• Attempting to use the mouse as a footpedal.
  • Holding a document up to the screen, thinking the monitor will somehow scan and fax it.
  • Attaching floppy diskettes to the side of a metal filing cabinet with magnets.
  • Using the CD-ROM drive as a cupholder.
  • Failing to find the “any” key when instructions call for “strike any key.”
  • Picking up the mouse, pointing it at the screen, and clicking it as if it were a remote control.
  • Photocopying a diskette when asked to make a copy.
  • Unplugging something vital to the computer’s operation to free the outlet for a tea kettle or toaster, causing a company-wide server crash day after day.

The WordPerfect “too stupid” tale is arguably the most well-loved stupid user tale of all time. This charming anecdote has been kicking around on the Internet since approximately 1996, and it has morphed into a number of variations identifying it as an actual call received by Microsoft, Novell, Corel, or IBM, with some versions adding additional flourishes such as:

This is a true story from the WordPerfect helpline. Needless to say the helpdesk employee was fired; however, he/she is currently suing the WordPerfect organization for “Termination without Cause”.

Folks often attempt to make a good story even better, which explains these additional flourishes. Such is the nature of lore: tales are often “improved” by those whose hands they pass through.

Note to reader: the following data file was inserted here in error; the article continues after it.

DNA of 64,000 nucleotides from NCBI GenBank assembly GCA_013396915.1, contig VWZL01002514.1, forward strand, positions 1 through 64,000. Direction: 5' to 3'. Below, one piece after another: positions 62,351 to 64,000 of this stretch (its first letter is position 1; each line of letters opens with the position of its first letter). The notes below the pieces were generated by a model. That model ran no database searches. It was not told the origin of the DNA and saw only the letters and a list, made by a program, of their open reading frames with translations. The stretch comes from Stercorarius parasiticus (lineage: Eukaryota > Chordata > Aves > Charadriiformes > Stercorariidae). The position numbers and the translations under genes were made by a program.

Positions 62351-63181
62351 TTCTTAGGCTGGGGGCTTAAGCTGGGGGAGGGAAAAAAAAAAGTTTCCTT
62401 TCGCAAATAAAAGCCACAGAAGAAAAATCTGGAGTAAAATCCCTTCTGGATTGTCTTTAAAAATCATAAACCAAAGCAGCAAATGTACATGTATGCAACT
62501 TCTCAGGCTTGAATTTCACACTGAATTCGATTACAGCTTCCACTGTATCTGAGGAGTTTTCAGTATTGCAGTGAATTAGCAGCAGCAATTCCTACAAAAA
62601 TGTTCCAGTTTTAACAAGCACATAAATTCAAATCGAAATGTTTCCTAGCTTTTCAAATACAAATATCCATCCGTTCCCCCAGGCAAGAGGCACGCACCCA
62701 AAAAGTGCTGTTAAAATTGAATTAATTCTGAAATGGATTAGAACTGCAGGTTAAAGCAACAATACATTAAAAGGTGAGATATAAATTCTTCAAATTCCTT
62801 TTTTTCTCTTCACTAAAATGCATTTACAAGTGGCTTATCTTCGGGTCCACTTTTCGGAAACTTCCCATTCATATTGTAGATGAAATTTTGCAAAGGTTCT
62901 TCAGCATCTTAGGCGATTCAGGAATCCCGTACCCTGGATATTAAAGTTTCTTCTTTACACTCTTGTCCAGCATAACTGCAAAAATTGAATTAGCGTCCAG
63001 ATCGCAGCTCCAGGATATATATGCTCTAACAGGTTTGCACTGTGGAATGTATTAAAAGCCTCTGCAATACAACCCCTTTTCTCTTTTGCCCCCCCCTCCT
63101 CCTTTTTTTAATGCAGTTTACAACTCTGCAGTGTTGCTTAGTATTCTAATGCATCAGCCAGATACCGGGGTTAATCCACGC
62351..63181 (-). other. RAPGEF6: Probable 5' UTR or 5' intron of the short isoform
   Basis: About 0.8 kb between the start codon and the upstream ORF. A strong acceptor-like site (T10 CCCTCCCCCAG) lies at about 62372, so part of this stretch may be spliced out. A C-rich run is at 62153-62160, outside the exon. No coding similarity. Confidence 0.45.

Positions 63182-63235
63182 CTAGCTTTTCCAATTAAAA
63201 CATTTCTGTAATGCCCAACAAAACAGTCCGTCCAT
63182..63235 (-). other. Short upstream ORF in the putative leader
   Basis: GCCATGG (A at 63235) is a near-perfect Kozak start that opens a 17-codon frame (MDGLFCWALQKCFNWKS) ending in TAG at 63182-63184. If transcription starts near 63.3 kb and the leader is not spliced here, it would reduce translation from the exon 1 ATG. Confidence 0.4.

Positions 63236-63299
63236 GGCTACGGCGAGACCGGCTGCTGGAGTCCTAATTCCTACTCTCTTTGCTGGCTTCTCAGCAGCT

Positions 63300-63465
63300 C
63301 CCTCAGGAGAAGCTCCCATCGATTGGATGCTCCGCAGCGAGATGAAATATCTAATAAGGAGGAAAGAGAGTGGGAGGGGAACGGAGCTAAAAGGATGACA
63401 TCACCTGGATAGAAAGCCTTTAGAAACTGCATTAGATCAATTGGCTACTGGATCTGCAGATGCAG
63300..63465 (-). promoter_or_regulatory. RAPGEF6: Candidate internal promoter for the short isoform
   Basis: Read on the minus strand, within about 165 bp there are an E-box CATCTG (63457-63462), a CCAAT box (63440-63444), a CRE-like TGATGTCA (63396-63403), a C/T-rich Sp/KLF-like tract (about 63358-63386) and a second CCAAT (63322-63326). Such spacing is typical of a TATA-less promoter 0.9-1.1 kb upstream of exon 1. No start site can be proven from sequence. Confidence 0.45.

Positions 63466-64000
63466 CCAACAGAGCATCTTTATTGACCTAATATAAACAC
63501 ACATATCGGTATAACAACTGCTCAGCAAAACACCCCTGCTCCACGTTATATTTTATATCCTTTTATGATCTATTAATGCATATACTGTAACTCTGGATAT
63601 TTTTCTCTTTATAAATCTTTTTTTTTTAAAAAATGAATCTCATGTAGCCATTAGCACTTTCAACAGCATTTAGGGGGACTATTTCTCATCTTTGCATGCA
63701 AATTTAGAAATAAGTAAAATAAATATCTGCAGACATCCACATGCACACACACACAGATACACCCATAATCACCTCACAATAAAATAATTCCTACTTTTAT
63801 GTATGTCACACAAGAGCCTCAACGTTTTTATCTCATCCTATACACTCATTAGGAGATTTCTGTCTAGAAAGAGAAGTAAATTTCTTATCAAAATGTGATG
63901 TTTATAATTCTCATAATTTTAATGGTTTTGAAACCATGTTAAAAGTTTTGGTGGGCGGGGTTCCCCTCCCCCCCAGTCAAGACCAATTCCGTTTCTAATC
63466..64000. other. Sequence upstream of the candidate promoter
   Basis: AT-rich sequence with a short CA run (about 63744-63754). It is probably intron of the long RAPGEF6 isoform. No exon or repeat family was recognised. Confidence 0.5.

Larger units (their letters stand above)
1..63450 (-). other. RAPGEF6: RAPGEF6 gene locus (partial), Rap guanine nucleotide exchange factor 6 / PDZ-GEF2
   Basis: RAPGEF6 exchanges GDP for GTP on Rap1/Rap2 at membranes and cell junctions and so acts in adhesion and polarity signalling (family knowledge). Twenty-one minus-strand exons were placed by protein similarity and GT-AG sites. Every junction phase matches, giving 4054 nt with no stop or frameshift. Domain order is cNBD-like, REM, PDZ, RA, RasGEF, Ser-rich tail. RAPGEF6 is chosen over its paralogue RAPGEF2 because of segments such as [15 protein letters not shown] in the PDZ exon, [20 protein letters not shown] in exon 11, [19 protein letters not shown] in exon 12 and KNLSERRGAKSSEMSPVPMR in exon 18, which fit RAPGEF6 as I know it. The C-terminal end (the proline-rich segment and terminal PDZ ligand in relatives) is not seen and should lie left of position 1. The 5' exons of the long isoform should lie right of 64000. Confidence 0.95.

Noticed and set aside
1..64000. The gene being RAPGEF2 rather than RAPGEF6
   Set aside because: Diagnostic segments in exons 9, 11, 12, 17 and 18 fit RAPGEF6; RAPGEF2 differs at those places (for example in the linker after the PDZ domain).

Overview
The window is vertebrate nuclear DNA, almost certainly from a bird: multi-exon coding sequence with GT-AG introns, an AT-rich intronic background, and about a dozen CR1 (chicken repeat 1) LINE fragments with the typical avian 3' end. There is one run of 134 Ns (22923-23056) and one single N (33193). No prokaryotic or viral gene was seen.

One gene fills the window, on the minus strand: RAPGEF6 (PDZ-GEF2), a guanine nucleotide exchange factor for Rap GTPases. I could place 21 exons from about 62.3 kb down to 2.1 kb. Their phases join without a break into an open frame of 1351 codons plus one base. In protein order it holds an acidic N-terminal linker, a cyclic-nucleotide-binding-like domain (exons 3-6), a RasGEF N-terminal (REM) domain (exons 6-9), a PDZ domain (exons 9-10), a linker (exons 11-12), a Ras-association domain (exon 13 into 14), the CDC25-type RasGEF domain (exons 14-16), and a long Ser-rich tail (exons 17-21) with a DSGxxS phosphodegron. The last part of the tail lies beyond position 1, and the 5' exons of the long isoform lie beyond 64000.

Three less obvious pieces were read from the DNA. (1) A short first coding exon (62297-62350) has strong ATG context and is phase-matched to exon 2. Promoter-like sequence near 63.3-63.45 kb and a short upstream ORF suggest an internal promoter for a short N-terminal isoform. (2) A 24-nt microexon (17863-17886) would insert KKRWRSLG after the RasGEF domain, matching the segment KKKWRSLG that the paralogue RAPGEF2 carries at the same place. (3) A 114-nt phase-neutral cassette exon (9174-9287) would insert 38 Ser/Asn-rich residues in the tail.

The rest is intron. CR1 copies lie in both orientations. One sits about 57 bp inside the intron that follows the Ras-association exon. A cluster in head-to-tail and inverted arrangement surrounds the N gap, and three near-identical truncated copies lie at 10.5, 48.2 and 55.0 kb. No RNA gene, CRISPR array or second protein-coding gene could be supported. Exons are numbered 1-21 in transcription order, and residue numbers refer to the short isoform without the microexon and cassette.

Ah, but was this a true story? Well, sort of, but not quite — the “true” stuff ended with the tech’s discovering that he was dealing with a user who was attempting to access a computer during a power outage. Everything from that point on is what he wished he could have said but wisely kept to himself.

Here’s a quote from the tech’s original post to alt.shenanigans which picks up the story just after his clueless user tells him there’s a power outage:

This woman was good friends with my supervisor, who was also a French professor (still is, matter of fact—and in addition, she’s now also my wife), so I couldn’t deal with her the way I really wanted to, and was forced to explain sweetly and gently to her that computers needed power just like office lights, and if the office lights were out, then the computer was too, and that yes, if she hadn’t saved her work she had probably lost everything she’d done so far in WordPerfect. But I could still fantasize:

[The tech goes on to describe what he felt he should have said, culminating in the now infamous “Too stupid to own a computer” line.]

Credit must be given to this man, both for sharing this wonderful story with the online world and for making a strong effort to sharply define where the real call left off and where his fantasized response began. It was certainly not his fault the complete exchange — reality melded with fantasy — are now bruited about as “a real tech call handled by Microsoft.” His actual response was a model of exemplary customer support, even as he let his very justifiable imaginings run riot.

Kudos to the unsung army of lads and lasses who all too often have to exude Job-like patience in their dealings with the terminally computer illiterate. Is it any wonder tales of the Bastard Operator From Hell ilk are much beloved among their ranks?

Barbara “rank and file manager’d” Mikkelson

Additional information stupid computer user tales:

    Tech Tales   Tech Tales
    Computer Stupidities   Computer Stupidities
    Bastard Operator From Hell series   Bastard Operator From Hell series

Last updated:   17 March 2007